Assume you are a defense lawyer and that you are in trial on felony Theft in the First Degree (theft by taking over $1000). Assume also your client will follow your advice or endorse whatever strategy decisions you make.
The prosecutor has put on solid evidence that your client committed theft. In fact, almost nothing to dispute there. But the state's evidence just barely puts the value of the merchandise over $1000, and you think you've done a pretty good job raising doubts about that. In fact, you think you've been pretty persuasive that the value was worth a mere $990.
The prosecutor doesn't ask for a lesser-included instruction for Theft in the Second Degree. Do you?
On the one hand, people don't like thieves. Some people really don't like thieves. And some of those people will be on your jury. They will want to convict your guy of something rather than let him get away scot-free. If you don't ask for a lesser-included instruction for Theft II, the jury will have to choose between letting him completely off the hook or convicting him of theft, for a $ amount that maybe is a mere $10 more than what he actually took. But you didn't win MJOA on value: a reasonable juror could find he took more than $1000, and if they're motivated to convict of something, it won't be hard for the jurors to find themselves -- in the jury room -- collectively unpersuaded by your arguments.
On the other hand, the jury is given the "acquittal first" instruction. If you assume jurors absolutely and unquestioningly follow the letter of the law, then the jury will acquit or convict of Theft I regardless of whether they think your client is guilty of Theft II. If they aren't convinced beyond a reasonable doubt the merchandise was over $1000, they will acquit of the Theft I. Full stop. Which means acquittal of everything, unless you asked for a Theft II instruction. Nice work, defense lawyer! You just got your client convicted!
Okay, so I framed the examples, and it should be obvious which side I fall on. If your client did something bad, the jury will want to convict him or her of something. But they also like to calibrate their verdict consistent to how badly your client behaved (which is why prosecutors never want jurors to find out what the Measure 11 sentence would be). I think that's human nature, and I'm not all that impressed with anyone's claim that twelve people can apply all of the jury instructions, including the "beyond a reasonable doubt" standard, with perfect objectivity.
All that said, there are other things to consider when making the determination to ask for a lesser-included. If the less-serious offense would still get your client deported, then maybe you want to go for complete acquittal. If your client is facing a Rape III, but he is more afraid of the sex offender registration than the felony, then maybe you don't want to ask for a Contributing lesser-included. (Okay, you'd need weird facts to get that lesser-included instruction, but you get the idea.)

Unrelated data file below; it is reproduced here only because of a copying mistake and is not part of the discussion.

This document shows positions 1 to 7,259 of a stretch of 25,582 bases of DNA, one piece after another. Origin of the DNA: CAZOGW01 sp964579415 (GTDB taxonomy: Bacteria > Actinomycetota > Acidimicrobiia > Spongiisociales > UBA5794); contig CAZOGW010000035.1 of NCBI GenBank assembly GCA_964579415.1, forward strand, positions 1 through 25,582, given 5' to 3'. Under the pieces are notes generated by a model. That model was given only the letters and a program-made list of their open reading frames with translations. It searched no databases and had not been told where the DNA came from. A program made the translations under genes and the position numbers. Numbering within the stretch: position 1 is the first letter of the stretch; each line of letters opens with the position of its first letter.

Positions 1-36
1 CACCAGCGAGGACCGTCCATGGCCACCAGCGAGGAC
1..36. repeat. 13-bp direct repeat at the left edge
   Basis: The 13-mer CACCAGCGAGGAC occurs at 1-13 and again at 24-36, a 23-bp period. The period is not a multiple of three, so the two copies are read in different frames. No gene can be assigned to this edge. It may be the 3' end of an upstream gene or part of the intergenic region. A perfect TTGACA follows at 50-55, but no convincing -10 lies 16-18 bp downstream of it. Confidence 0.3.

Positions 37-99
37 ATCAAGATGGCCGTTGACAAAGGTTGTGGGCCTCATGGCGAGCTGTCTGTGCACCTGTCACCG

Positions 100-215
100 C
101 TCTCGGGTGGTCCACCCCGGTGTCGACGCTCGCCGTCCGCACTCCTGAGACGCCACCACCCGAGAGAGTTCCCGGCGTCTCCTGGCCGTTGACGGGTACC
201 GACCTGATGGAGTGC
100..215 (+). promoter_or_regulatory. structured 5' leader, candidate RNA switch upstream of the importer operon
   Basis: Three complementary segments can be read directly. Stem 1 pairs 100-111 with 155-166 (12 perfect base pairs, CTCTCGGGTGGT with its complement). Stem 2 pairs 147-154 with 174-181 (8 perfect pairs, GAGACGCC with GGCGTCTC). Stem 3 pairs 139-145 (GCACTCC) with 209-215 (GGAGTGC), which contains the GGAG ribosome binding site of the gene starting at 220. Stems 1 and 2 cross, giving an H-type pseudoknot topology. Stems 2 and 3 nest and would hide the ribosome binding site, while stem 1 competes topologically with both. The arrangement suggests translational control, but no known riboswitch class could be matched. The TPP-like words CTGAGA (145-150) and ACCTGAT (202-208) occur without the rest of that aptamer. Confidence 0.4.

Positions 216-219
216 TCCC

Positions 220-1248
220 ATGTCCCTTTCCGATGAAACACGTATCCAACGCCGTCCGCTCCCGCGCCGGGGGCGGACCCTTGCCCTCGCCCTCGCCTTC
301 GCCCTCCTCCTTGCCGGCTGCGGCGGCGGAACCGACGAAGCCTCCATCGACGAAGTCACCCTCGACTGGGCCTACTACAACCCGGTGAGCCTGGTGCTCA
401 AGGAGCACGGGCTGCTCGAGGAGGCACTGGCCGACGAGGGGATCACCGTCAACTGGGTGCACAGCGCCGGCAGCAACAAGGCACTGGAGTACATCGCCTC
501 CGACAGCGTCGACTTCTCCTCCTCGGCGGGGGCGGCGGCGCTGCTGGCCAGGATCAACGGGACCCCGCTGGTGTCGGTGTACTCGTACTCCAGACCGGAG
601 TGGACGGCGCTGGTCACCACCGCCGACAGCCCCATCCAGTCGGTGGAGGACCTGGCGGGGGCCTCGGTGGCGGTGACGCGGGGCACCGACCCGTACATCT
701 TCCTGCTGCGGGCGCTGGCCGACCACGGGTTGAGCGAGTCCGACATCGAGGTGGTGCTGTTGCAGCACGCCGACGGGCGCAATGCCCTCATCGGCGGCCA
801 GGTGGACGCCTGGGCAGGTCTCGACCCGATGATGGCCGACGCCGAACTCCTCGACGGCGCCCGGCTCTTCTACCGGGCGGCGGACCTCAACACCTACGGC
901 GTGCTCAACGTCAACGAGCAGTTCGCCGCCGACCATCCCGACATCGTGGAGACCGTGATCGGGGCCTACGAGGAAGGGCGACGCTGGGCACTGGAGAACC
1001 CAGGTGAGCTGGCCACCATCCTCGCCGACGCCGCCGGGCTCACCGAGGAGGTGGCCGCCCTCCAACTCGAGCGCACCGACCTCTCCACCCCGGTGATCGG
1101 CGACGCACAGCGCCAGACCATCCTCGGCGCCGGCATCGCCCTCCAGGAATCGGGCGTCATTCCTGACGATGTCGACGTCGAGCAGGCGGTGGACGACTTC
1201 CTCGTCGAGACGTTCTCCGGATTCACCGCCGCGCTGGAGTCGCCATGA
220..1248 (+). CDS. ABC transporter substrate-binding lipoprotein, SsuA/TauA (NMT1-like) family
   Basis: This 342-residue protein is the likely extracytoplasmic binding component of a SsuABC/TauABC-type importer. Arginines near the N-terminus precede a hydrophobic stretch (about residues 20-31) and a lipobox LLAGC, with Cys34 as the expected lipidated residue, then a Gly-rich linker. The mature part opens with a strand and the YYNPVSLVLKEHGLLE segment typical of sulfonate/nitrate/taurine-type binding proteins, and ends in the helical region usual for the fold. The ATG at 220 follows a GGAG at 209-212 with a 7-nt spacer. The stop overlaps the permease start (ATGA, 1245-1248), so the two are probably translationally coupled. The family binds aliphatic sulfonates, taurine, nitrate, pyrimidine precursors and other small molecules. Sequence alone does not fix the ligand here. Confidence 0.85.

The Oregon Court of Appeals right now agrees with me. (Or I agree with them.) It is important, in some cases, that the jury know that acquittal on one count won't result in total exoneration. The Court is more likely to find bad lawyering, I think, when the greater offense is presumptive prison (or Measure 11) and the lesser-included offense is probation. A common example: if your client pulled the trigger once and missed, and he's got no prior criminal history, it's the rare case where you wouldn't ask for the non-Measure 11 Attempted Assault or Unlawful Use of a Weapon, even if your defense was merely that he fired a warning shot. Another benefit of lesser-included instructions: defense attorneys can use the different crimes to highlight different concepts: how does negligence compare to recklessness, and how do both compare to "extreme indifference?"
In sum, the failure to ask for a lesser-included offense instruction, or the failure of a judge to give it when justified, can be reversible error, either in PCR (the former situation) or on direct appeal (the latter). But the Oregon Supreme Court has granted review to COA cases that say both those things, and so their validity is precarious.
Let's assume the worst: the Oregon Supreme Court holds that, because of the "acquittal first" instruction, and the assumption that the jury will faithfully consider the greater offense before they consider the lesser, it is no longer bad lawyering to fail to ask for a lesser-included instruction, and it's merely harmless error for a judge to fail to give an appropriate lesser-included instruction.
Again, to reach that conclusion, you have to assume that the jury will be so faithful in applying the "acquittal first" instruction that the existence of a lesser-included offense that they might never get to is irrelevant to their determination of culpability on the greater offense
If you believe that, then isn't the defense lawyer committing error by ever asking for a lesser-included instruction? If the OSC holds that the existence of a lesser-included instruction will have zero impact on consideration of the greater offense, then asking for a lesser-included instruction merely invites the jury to convict of something that -- but for the defense lawyer's request -- they never would have had the chance to convict of. If you accept the reasoning that the AG wants the Oregon Supreme Court to adopt, how is that not bad lawyering?